Of staircases and textbooks

This week, I’m talking you about a little identity that crops up often in the study of algorithms and which isn’t found in formula compendia—anyway, none that I have. I’m talking about this function:

\displaystyle C_{n,a}=\sum_{i=1}^n i a^i

This is a variation on the Gabriel’s Staircase function that does not have an infinite number of terms. Let us solve it without supposing that 0<a<1.

Let’s warm up by solving a similar function (which will be instrumental later on), the sum \sum_{i=1}^n a^i. This is known as the geometric series. Put:

t_n = \sum_{i=1}^n a^i

and

a t_n = a\sum_{i=1}^n a^i

Let us combine the two:

t_n - a t_n = (1-a)t_n = \sum_{i=1}^n a^i - a\sum_{i=1}^n a^i

t_n-at_n= (a+a^2+a^3+\cdots+a^n)-(a^2+a^3+a^4+\cdots+a^{n+1})

This is a telescoping sum and terms mostly cancel each other out:

t_n-at_n=(1-a)t_n = a-a^{n+1}

and finally:

\displaystyle t_n = \frac{a-a^{n+1}}{1-a}=\frac{a(1-a^n)}{1-a}=\frac{a(a^n-1)}{a-1}

There, we’re done for this one. Reversing (1-a) into (a-1) is allowed because we multiply both the numerator and the denominator by -1 (thus the whole expression by 1, so it doesn’t change its value).

Now, back to our main concern, the truncated staircase. Put:

\displaystyle s=\sum_{i=1}^n i a^i

and

\displaystyle as=a\sum_{i=1}^n ia^i=\sum_{i=1}^nia^{i+1}

So you’re guessing right, we’ll use the same overall trick as we did for the geometric series. Quite so!

\displaystyle s-as = \sum_{i=1}^n ia^i-\sum_{i=1}^nia^{i+1}

(1-a)s=(a+2a^2+3a^3+\cdots{}+na^n)-(a^2+2a^3+3a^4+\cdots{}+na^{n+1})

(1-a)s=a+a^2+a^3+\cdots{}+a^n-na^{n+1}

\displaystyle (1-a)s=\sum_{i=1}^n a^i - na^{n+1}

\displaystyle (1-a)s=\frac{a(1-a^n)}{1-a}- na^{n+1}

then

\displaystyle (1-a)s=\frac{(1-a^n)-(1-a)na^{n+1}}{1-a}

\displaystyle (1-a)s=\frac{a^{n+1}(na-n-1)+a}{1-a}

\displaystyle (1-a)s=\frac{a^{n+1}(n(a-1)-1)+a}{1-a}

After much pericombobulations, we, at last, get our solution:

\displaystyle s=\frac{a^{n+1}(n(a-1)-1)+a}{(1-a)^2}

*
* *

Despite all the work, only basic algebra is needed to obtain the desired expression, and, well, a lot of patience. We also note that a difficulty arises when a=1. The denominator is zero, which is bad. But fortunately, 1^x is 1, so we have:

s=\sum_{i=1}^{n} ia^i = \sum_{i=1}^{n} i(1^i) =\sum_{i=1}^{n} i

which is a sum you should already know:

s=\sum_{i=1}^{n} i = \frac{1}{2}n(n+1)

*
* *

A few friends of mine decided to return to school—well, the university, that is. And all of them have to take (or retake) math classes to enroll in their programs. They’re not all at the same level, but they’re quite decided and working hard to get there. However, I do hear complaints now and then and it’s mostly about how bad introductory-level textbooks are. In one book my friend Vincent showed me, a b suddenly becomes a 6, altering the derivation of the solution in ways that are more tragic than funny. I guess college-level textbooks do not all get that much of a scrutiny before release.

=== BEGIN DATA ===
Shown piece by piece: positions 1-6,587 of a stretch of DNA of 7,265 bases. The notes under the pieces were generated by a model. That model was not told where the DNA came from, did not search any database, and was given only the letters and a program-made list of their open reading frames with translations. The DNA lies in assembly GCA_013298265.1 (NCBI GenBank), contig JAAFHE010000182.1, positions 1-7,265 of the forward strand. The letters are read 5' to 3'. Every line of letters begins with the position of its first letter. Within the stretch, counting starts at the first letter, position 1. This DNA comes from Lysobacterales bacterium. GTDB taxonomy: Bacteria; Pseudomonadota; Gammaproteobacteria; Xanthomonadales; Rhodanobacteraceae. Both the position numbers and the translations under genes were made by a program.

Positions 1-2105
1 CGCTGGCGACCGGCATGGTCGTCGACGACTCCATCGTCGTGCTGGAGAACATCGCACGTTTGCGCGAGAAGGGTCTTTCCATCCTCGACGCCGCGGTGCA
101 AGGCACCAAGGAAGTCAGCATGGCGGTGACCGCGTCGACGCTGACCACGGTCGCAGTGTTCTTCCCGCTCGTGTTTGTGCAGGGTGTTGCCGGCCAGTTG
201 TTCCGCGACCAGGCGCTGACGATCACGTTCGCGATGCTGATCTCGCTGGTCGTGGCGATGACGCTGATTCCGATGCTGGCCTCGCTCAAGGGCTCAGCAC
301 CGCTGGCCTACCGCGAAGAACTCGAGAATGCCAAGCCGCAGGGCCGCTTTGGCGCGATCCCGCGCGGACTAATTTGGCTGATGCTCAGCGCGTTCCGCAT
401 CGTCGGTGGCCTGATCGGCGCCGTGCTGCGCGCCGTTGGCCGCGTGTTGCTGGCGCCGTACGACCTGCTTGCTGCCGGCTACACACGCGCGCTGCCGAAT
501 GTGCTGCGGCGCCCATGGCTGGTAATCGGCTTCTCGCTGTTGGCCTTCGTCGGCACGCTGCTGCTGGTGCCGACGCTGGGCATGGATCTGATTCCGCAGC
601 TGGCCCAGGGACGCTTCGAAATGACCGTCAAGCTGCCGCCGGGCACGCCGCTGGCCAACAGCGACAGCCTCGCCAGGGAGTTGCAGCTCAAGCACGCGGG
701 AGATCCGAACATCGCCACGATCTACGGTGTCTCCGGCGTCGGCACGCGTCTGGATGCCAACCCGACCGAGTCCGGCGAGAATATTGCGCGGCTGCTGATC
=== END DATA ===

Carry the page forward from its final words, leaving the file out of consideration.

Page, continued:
Another complaint I hear is how things are derived. While it may be perfectly acceptable in an advanced textbook to simply state that \sum_{i=1}^n i 2^i = 2^{n+1}(n-1)+2 and move on as you expect your readers to be able to take 5 or 10 minutes to obtain the result by themselves, that’s not something you can do too often in an introductory- or college-level textbook because, guess what, you’re teaching math to people that may not know enough math to know beforehand what’re you’re trying to teach them. Wait, what?

Clear, step by step, derivations of equations are sometimes necessary, and not always for college-level textbooks. Some authors are notoriously vague in derivation. Sentences like “it naturally follows” are proverbially antinomic.

3 Responses to Of staircases and textbooks

  1. […] Complex Beauty of Simplicity As I have said before, some of my friends took the very wise decision to go back to school (that is, university) and, […]

  2. […] should look familiar to you. But we have , so we need to transform it a bit so that we fall back again on the form . […]

  3. […] studying algorithms, there is a number of series and expression that keep showing up. A while ago, I discussed the special form . But that’s not the only one. Another form that keeps showing […]

Leave a Reply

Fill in your details below or click an icon to log in:

WordPress.com Logo

You are commenting using your WordPress.com account. Log Out / Change )

Twitter picture

You are commenting using your Twitter account. Log Out / Change )

Facebook photo

You are commenting using your Facebook account. Log Out / Change )

Google+ photo

You are commenting using your Google+ account. Log Out / Change )

Connecting to %s

%d bloggers like this: